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Old 10-05-2007   #14
cinereal.com
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Join Date: Oct 2007
Location: Ottawa, Ontario, Canada
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Thumbs down Re: Expect Two Winners in the HD Disc Format War

Quote:
Originally Posted by AVRevForum.com View Post
I have heard it so many times from readers. They say, “I am waiting to see which format wins before I buy an HD disc player.” Notable online review sites, AV print magazines and chatrooms alike have fostered the "Beta versus VHS" fears in consumers over two HD disc formats.

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It's time for consumers across the country to man up and get into the HD game. Yes, the early players on both sides were heavily flawed, overpriced, slow to load and had “handshake” issues. Today’s Blu-ray and HD DVD players for $300 to $500 per unit are significantly better than first generation units, plus some of the game machines, such as Playstation's Blu-ray capability and Xbox's add-on HD DVD drive that priced at the same level, are possibly even better on some levels. Waiting for an end to the format war isn’t going to help fill the HD void in your life.

by: Jerry Del Colliano
It is not - all about price or even quality. It is about broken promises. You remember when the industry said they would get it together and produce one format. They had learned their lessons.

Personally, I am not going to participate in this format war. A plague on both their houses.

There is another side to this debate. That of the small video producers, of which we are one.

We have been forced into an impossible situation where our clients who are interested in having their productions created in HD do not know which one to request because they cannot make up their minds which way to go. Even dedicated corporate clients are being forced to produce both versions just so their customers can make a choice.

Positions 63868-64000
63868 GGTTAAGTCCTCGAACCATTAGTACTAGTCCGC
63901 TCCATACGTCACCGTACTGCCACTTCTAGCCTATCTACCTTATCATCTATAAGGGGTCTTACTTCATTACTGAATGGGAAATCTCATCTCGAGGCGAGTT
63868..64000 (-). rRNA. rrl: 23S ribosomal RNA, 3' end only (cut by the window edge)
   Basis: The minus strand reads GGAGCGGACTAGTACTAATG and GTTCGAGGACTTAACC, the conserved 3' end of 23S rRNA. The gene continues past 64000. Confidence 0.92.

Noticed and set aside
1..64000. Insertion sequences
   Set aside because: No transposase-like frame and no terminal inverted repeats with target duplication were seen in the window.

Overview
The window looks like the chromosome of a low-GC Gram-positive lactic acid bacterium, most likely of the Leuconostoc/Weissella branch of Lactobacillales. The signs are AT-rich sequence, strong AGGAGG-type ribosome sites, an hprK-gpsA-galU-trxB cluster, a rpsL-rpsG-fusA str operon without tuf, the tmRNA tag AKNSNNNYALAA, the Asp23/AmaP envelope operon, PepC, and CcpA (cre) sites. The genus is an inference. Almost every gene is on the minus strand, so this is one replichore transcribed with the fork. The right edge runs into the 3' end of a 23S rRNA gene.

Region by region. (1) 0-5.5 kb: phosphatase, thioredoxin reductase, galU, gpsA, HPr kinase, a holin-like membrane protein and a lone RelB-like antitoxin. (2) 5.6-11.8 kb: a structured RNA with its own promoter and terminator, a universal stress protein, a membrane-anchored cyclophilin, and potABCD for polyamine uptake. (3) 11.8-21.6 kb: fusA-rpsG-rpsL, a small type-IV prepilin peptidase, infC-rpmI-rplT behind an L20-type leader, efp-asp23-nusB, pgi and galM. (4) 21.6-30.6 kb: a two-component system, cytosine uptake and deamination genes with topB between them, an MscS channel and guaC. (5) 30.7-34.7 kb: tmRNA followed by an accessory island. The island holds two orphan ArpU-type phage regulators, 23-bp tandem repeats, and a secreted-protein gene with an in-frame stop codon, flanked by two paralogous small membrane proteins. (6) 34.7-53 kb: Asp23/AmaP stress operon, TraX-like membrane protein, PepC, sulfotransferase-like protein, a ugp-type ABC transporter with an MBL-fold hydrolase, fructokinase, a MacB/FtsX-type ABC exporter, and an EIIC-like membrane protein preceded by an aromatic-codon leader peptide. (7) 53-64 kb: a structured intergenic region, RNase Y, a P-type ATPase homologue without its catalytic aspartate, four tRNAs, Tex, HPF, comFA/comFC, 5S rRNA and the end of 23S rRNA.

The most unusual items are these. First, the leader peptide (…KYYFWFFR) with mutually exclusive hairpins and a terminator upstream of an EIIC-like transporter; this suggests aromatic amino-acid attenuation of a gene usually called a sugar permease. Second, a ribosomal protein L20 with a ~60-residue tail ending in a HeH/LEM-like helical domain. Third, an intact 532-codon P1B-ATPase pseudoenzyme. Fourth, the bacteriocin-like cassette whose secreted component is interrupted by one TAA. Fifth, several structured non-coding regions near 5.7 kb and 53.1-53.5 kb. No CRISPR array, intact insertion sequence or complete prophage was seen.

In reality there are three formats since most of their clients are staying with standard definition DVD's.

All this despite claims by both HD camps claim that they are winning the battle.

If you think that your costs are high, consider the small video producer who has to purchase both production systems, editors, burners et al. To show the product, they then have to purchase both players. All for nonexistant-frustrated clients.

The result: small video producers continue to produce SD DVD's awaiting the final deathnell. Some are actually shooting in High Definition, converting to SD but storing the HD edited tape for the clients until they can make up their minds.

Essentially, standard definition DVD's are winning until one of the two combatants perish in a Betamax firestorm.

Can this go on and on. Yes. VHS vs Beta had a relatively quick result because there was no other option. Today, consumers still have the DVD/vhs formats.

As we said earlier. A plague on both of their houses and broken promises.
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